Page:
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Slutsky v. Jacobson Companies

United States District Court, N.D. Illinois, Eastern Division

June 29, 2017

TONY E. SLUTSKY, Plaintiff,


          John Robert Blakey, United States District Judge

         Tony Slutsky (“Plaintiff” or “Slutsky”) is suing his former employer Jacobson Companies (“Defendant” or “Jacobson”) for failure to accommodate, disability discrimination, and retaliation under the Americans with Disabilities Act (“ADA”), 42 U.S.C. § 12101 et seq. [5] at 1-5. Defendant has moved for summary judgment, and, for the reasons explained below, that motion [31] is granted.

         I. Background[1]

         A. Plaintiff's Employment

         Defendant employed Plaintiff as a truck driver from October 2, 2014 until March 10, 2015. [50] at 1. Before Plaintiff began working for Jacobson, he was diagnosed with tendinitis in his right ankle, a condition that causes him extreme pain when he walks more than 100 feet. [54] at 1-2. When Slutsky was hired, he reported that he was able to perform the essential functions of the job without reasonable accommodation. [50] at 8.

         Slutsky initially worked on the night shift, where he only drove diesel trucks. Id. at 10; see also [64] at 6. In February or March of 2015, Slutsky was offered a position on the day shift. [64] at 7. Around that same time, Jacobson replaced many of its diesel trucks with natural gas (“CNG”) trucks. Id. at 3. Although both types of truck were equipped with air brakes, Plaintiff claims that the brakes in the diesel trucks were easier to push than those in the CNG trucks. Id. at 3. Plaintiff also claims that, shortly after Jacobson acquired the new CNG trucks, he requested an accommodation from Jacobson because he believed that his tendinitis would prevent him from safely braking in the new CNG trucks. Id. at 6. Specifically, Slutsky claims that he requested an accommodation by giving his supervisor, Heidi Ward (“Ward”), a doctor's note stating that he could only drive trucks with “power assisted brakes.” Id.[2]

         Plaintiff further claims that when Ward offered him a position on the day shift, she told him that if he accepted, he would “have to give up his accommodation” of driving diesel trucks and drive a CNG truck instead. [54] at 4. At that time, there were approximately nine trucks at Defendant's Romeoville location: three diesel trucks and six CNG trucks. [50] at 3. Ward testified that her decision to assign a driver to a particular truck was discretionary. [54] at 5.

         B. Jacobson's Workplace Safety Rules

         As a Jacobson truck driver, Plaintiff was required to follow all of Jacobson's policies, including its safety rules and regulations. [50] Ex. 2. Both Jacobson's workplace safety rules and Department of Transportation (“DOT”) regulations require pre-trip and post-trip inspection reports. Id. at 7. Jacobson's workplace safety rules also require all employees to report any accidents or unsafe practices that occur on the job, regardless of their original cause. Id. Ex. 6. Jacobson's workplace safety rules further mandate that all trailer doors must be secured with bungee cords. Id. at 13. Slutsky was aware of these workplace safety rules during his employment with Jacobson. Id.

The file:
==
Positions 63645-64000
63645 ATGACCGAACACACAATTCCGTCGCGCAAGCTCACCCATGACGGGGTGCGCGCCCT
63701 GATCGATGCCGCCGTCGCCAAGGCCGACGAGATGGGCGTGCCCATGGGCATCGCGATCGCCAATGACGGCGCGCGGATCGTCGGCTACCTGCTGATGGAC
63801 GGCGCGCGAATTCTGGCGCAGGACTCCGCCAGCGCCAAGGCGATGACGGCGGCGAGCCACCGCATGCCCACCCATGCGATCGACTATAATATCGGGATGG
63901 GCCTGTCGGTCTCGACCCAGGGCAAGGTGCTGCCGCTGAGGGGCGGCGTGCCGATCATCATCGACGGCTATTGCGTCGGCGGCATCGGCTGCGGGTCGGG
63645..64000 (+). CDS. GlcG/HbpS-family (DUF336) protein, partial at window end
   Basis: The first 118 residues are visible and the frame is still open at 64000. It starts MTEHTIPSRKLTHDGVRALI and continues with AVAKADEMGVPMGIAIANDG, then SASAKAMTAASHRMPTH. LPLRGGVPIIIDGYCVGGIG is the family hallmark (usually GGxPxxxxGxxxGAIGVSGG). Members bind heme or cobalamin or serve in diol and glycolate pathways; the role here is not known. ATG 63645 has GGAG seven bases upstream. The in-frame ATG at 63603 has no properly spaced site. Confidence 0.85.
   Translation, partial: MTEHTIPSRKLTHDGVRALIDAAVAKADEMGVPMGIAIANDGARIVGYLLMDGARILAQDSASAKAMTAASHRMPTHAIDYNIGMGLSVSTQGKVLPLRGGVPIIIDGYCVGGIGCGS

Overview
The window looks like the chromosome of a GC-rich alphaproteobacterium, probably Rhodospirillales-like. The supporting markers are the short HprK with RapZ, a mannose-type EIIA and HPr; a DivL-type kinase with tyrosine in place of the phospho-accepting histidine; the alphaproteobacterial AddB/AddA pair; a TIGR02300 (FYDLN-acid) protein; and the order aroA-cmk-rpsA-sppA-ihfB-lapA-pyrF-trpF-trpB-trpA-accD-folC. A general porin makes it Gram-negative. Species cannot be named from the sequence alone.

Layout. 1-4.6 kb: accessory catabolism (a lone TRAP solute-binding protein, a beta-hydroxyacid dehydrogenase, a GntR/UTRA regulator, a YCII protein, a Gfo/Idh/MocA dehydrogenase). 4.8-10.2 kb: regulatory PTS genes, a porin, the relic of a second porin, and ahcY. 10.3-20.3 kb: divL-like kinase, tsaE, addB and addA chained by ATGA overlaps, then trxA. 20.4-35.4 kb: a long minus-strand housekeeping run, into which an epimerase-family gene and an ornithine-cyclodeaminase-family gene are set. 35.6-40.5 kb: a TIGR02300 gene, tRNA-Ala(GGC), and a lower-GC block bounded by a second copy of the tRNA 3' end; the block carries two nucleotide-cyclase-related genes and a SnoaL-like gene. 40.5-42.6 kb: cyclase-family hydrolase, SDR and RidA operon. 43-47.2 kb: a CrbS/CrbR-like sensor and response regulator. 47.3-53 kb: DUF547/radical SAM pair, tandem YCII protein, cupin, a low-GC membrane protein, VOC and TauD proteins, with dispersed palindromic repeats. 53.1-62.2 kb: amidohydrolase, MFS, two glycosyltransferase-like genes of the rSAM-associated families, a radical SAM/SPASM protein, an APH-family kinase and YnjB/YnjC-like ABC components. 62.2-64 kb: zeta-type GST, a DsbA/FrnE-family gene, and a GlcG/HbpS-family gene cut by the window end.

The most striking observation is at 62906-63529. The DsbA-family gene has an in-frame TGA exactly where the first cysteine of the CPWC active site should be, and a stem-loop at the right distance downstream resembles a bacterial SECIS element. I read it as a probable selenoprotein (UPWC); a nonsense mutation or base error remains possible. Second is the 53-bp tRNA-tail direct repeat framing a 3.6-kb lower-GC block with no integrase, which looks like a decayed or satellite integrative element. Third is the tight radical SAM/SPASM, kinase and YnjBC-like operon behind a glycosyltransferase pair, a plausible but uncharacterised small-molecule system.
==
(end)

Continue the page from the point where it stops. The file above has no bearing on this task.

Defendant's policies also state that the company's disciplinary response to a rules infraction “typically” increases in seriousness until the infraction is corrected, and that the usual sequence of corrective actions proceeds from an oral warning, to a written warning, to probation, and culminates in termination of employment. [54] Ex. 4. That said, Defendant's policies also provide that: (1) the appropriate corrective action will be devised in light of “the seriousness of the infraction, the circumstances surrounding the matter, and the employee's previous record”; and (2) Jacobson will “immediate[ly] terminate” any employee who destroys company property. Id.

         Ward testified that, as a practical matter, she never used probation as part of Defendant's progressive disciplinary process, [54] at 5; instead, her usual practice resembled a “three-strikes” system of increasingly severe warnings that culminated in termination. [51-3] at 138:24-139:1 (Q: Jacobson utilizes a “three strikes, you're out, kind of thing. You're terminated, right?” A: “Correct.”).

         C. Plaintiff's Violations of Jacobson's Safety Rules

         Slutsky first violated Jacobson's workplace safety rules on December 16, 2014. [54] at 5-6. At that time, Plaintiff was issued a “written warning” for failing to secure the doors of a Jacobson trailer, which caused the doors of the trailer to fall off. Id.

         Plaintiff next violated Defendant's workplace safety rules on February 13, 2015, when he drove a truck that was later reported damaged by another employee. Id. Slutsky never reported any damage to the truck and claimed that the truck was not damaged when he returned it. Id. Jacobson subsequently launched an internal investigation into this February 13 incident. Id.

         On February 25, 2015, Plaintiff again failed to secure the doors of his trailer, causing his trailer and a customer's loading dock to be damaged. Id. at 7. This third incident resulted in the issuance of a “final warning.” Id.

         On March 10, 2015, Jacobson informed Slutsky that it had completed its investigation into the February 13 incident, and determined that Slutsky was responsible for the damage to his truck.[3] [50] at 15. That same day, Ward terminated Slutsky's employment, citing each of these three safety incidents as cause for his termination. Id. at 15-16.

         D. ...

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